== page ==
How to have allocated pointer and size information along with memory allocation?

when I use heap space, along with the allocation I need the information of 1) allocated pointer, 2) size, 3) line number, 4) file name.

extendMalloc +—+—+—+—+———–+ | 1 | 2 | 3 | 4 | malloc | +—+—+—+—+———–+

When memory is freed, it has to be freed with extendMalloc information.

simple function that simulates survey results based on sample size and probability

What is this:

This is a simple function, part of a basic Monte Carlo simulation. It takes sample size and probability as parameters. It returns the simulation result (positive answers) plus the input parameters in a tuple.

What I’m asking:

I’m trying to avoid using temporary variables, I have two questions.

  1. Do I really save memory by avoiding storing interim results?
  2. How could I improve readability without adding variables?
 def simulate_survey(sample_size, percent_subscribes):     return (         sample_size,         percent_subscribes,         round(             (                 sum([                     r.random() < percent_subscribes                      for _ in range(sample_size)                 ]) / sample_size             ),             2         )     )  

Thank you for your feedback.

When inserting an element in a priority queue and the heap size is already at max capacity, should you output an error OR increase the array size?

I’m currently learning about how to implement priority queues using heaps, but I’ve hit a wall while trying to implement the insertion operation. Assume that the size of the array storing the elements of the heap is n, and the size of the heap is also n. Assume further that we try to insert an element ‘x’ inside the heap. We would have to increment the heap size by 1, but this would now make the heap size greater than the size of the array, which is unacceptable.

So my question is: how do we deal with this problem. Should we A: simply throw an error (since heap size == array size), or B: increase the size of the array by 1. A huge majority of the programs I’ve seen online implement A, but I think B would be better. Are there any advantages/disadvantages of using A over B (or vice versa)? Are there any other strategies to solving this problem?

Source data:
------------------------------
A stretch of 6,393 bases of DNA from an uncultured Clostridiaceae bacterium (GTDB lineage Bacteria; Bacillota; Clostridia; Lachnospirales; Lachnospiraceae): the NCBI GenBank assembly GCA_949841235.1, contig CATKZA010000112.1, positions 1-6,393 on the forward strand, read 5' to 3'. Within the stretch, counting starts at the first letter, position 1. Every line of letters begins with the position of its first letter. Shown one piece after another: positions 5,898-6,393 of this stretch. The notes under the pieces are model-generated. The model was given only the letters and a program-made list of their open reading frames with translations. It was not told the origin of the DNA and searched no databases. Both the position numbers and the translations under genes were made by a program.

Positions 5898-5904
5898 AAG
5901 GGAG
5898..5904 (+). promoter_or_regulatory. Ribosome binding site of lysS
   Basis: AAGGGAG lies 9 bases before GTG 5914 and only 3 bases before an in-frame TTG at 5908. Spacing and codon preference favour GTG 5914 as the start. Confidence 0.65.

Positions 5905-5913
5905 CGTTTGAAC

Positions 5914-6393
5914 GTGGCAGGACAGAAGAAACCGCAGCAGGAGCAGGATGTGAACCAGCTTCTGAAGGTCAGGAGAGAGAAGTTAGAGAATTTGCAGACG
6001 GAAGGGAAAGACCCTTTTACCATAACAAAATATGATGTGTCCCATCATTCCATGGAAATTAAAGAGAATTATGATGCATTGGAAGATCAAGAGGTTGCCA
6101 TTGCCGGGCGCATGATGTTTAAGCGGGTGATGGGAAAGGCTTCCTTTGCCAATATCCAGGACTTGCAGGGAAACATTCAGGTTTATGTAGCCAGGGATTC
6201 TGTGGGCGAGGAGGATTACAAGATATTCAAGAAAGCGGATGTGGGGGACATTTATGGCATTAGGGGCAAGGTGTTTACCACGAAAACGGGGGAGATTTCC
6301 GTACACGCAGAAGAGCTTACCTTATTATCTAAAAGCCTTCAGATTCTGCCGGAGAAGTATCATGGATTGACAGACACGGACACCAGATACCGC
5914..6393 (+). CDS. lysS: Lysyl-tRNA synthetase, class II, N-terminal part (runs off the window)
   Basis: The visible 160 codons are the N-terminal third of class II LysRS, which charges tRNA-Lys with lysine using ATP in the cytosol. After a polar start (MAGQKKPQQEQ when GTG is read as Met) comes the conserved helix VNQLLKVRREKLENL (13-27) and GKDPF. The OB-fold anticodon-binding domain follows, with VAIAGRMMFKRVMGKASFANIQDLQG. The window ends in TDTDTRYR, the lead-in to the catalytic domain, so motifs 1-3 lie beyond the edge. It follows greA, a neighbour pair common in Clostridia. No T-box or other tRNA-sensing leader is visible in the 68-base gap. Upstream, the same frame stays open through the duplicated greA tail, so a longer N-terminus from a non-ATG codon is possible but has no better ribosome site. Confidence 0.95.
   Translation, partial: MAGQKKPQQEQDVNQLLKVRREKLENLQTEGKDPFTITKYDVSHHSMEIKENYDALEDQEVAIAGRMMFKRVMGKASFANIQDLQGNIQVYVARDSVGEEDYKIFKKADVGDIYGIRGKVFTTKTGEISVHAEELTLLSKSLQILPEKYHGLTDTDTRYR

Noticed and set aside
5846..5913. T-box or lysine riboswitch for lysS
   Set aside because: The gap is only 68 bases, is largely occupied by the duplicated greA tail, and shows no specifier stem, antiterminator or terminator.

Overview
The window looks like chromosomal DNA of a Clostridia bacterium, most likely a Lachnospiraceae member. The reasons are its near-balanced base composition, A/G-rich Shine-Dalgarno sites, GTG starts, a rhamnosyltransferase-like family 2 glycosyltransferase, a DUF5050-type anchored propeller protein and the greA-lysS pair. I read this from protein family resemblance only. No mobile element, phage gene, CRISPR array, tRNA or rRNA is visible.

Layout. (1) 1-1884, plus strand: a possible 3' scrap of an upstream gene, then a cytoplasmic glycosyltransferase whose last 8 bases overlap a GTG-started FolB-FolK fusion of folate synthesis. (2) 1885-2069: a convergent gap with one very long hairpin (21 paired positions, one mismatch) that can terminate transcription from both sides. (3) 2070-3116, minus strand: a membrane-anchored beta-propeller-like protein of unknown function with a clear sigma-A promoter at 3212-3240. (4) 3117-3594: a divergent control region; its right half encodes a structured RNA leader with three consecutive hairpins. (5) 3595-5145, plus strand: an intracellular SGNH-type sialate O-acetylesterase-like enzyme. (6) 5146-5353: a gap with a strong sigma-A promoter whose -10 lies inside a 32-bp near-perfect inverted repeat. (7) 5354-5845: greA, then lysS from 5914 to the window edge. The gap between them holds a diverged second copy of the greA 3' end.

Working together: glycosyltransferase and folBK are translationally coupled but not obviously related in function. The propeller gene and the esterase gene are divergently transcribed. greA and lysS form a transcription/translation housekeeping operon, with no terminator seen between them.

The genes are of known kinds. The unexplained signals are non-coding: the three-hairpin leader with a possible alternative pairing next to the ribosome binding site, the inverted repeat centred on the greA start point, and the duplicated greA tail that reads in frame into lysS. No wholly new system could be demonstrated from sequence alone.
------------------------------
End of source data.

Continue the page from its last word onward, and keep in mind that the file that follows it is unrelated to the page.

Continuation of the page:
Any help is greatly appreciated.

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Massive window I can’t reduce in size – how to alter the “Program supplied minimum size”

I have a window (TortoiseHg) that whenever I open it is massive and I can’t reduce the size. I know about Alt-drag and I can (eventually) get to the edge, but I can’t reduce the size. If I run xwininfo -all the information includes:

xwininfo: Window id: 0x7200005 "TortoiseHg Workbench"    Root window id: 0x192 (the root window) (has no name)   Parent window id: 0x111e83a (has no name)      1 child:      0x720000e (has no name): ()  1x1+-1+-1  +4271+546    Absolute upper-left X:  4272   Absolute upper-left Y:  547   Relative upper-left X:  1   Relative upper-left Y:  28   Width: 16383   Height: 16383   Depth: 24   Visual: 0x139   Visual Class: TrueColor   Border width: 0   Class: InputOutput   Colormap: 0x7200004 (not installed)   Bit Gravity State: NorthWestGravity   Window Gravity State: NorthWestGravity   Backing Store State: NotUseful   Save Under State: no   Map State: IsViewable   Override Redirect State: no   Corners:  +4272+547  --15135+547  --15135--15850  +4272--15850   -geometry 16383x16383+4272+547    ...    Normal window size hints:       Program supplied minimum size: 16383 by 16383       Program supplied window gravity: StaticGravity   No zoom window size hints defined    No window shape defined   No border shape defined 

In particular this line:

      Program supplied minimum size: 16383 by 16383 

I have tried:

  • removing ~/.config/TortoiseHg/ and re-running
  • searching for files in ~/.cache/ or ~/.local/share/ for something that might cause this
  • searched dconf and gconf using this technique for any keys referring to thg or tortoise (case insensitive grep)
  • running with strace -f thg looking for files it is opening that might set the minimum size

But I have not found anything that tells me where the “Program supplied minimum size” might be coming from. Anyone know?

I’m using Ubuntu 18.04 with the Ubuntu Mate session, installed via the ubuntu-mate-desktop package. The system is a laptop with 2 extra monitors attached via a USB-C docking station. I have disabled HiDPI/scaling options.